Tag Archives: Ruskin

Peach Si! Bomb NO!

1 Mar

Some observations by Charlie Keil on a text by Ruskin.

Peach Tree
Peach Tree by punkin3.14 at Flickr.

From John Ruskin’s Ad Valorem

“Ad Valorem” is the third essay from the work ‘Unto This Last’: Four essays on the first principles of Political Economy.

. . . it matters, so far as the labourer’s immediate profit is concerned, not an iron filing whether I employ him in growing a peach, or forging a bombshell; but my probable mode of consumption of those articles matters seriously. Admit that it is to be in both cases “unselfish,” and the difference, to him, is final, whether when his child is ill, I walk into his cottage and give it the peach, or drop the shell down his chimney, and blow his roof off.

The Aim Of Consumption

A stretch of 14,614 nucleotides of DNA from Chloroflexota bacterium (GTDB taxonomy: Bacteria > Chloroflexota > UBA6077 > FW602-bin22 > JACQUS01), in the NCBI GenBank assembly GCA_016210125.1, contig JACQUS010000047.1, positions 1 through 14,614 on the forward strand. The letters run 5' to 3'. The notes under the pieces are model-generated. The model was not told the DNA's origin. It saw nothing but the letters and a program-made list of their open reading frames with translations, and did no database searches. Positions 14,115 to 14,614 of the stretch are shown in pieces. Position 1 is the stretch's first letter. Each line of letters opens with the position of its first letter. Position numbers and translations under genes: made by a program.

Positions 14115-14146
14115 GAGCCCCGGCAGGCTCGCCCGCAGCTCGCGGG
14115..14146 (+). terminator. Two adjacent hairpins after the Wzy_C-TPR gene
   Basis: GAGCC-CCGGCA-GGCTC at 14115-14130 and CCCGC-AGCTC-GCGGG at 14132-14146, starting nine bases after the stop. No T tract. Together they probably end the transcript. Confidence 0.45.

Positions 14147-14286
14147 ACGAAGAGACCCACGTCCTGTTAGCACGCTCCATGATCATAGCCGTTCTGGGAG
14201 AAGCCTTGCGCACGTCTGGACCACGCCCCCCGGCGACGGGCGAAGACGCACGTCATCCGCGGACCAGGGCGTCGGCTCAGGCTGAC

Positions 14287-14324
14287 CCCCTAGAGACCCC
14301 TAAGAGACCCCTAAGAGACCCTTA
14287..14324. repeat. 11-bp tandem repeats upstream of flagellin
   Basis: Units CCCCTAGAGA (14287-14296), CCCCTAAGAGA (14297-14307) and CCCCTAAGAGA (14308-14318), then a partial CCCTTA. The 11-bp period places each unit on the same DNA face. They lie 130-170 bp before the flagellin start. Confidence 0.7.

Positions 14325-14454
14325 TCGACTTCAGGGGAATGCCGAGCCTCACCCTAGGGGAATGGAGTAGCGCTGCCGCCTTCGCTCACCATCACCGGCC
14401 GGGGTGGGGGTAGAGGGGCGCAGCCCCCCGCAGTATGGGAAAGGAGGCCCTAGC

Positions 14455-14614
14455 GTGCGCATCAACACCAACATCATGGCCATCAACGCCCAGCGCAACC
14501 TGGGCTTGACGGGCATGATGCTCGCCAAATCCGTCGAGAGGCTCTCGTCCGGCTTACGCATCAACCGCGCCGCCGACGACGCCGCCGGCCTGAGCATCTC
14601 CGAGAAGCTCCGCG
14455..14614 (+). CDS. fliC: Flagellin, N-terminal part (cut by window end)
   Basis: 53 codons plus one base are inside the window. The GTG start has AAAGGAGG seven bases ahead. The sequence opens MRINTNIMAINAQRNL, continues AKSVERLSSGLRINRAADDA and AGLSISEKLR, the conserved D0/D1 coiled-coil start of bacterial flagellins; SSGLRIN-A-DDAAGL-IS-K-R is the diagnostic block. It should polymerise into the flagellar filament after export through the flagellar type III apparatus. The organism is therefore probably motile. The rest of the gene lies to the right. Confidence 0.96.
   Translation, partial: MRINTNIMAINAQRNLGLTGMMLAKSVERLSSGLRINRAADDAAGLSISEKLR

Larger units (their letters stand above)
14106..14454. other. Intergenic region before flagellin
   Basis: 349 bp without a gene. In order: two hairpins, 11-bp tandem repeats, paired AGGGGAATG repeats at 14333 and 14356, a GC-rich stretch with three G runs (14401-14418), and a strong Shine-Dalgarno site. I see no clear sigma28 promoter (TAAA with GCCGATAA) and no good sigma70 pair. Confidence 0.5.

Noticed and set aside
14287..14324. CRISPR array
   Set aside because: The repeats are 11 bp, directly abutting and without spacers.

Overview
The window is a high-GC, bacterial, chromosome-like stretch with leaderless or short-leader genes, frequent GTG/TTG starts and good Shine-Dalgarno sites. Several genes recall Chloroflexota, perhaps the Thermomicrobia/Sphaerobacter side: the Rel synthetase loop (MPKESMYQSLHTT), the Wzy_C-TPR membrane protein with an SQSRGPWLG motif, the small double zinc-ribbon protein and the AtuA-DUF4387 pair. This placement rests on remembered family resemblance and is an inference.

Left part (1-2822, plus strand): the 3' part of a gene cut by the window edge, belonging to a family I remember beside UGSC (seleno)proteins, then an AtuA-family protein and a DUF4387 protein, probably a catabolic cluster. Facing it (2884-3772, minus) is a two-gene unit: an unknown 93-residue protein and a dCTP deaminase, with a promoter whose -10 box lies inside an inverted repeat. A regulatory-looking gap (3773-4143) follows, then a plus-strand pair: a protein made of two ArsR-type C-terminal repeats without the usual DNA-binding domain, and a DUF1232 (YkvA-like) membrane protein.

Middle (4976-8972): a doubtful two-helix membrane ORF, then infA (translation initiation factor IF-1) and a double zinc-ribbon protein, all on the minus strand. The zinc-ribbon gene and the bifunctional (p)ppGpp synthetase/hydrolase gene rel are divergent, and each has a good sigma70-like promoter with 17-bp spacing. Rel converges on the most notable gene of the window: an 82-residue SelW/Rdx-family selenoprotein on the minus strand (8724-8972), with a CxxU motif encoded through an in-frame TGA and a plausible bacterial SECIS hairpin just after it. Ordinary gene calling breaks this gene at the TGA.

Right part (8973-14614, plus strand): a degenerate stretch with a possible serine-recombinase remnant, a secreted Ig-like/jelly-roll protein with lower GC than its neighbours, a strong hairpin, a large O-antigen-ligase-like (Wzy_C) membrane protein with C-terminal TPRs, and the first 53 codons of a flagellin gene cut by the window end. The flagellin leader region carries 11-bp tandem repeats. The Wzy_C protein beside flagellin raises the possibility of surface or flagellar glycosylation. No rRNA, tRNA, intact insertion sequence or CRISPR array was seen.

The worst of it, for the peasant, is, that the capitalist’s consumption of the peach is apt to be selfish, and of the shell, distributive; but, in all cases, this is the broad and general fact, that on due catallactic commercial principles, somebody’s roof must go off in fulfillment of the bomb’s destiny. You may grow for your neighbour, at your liking, grapes or grapeshot; he will also, catallactically, grow grapes or grapeshot for you, and you will each reap what you have sown. It is, therefore, the manner and issue of consumption which are the real tests of production. Production does not consist in things laboriously made, but in things serviceably consumable; and the question for the nation is not how much labour it employs, but how much life it produces. For as consumption is the end and aim of production, so life is the end and aim of consumption.

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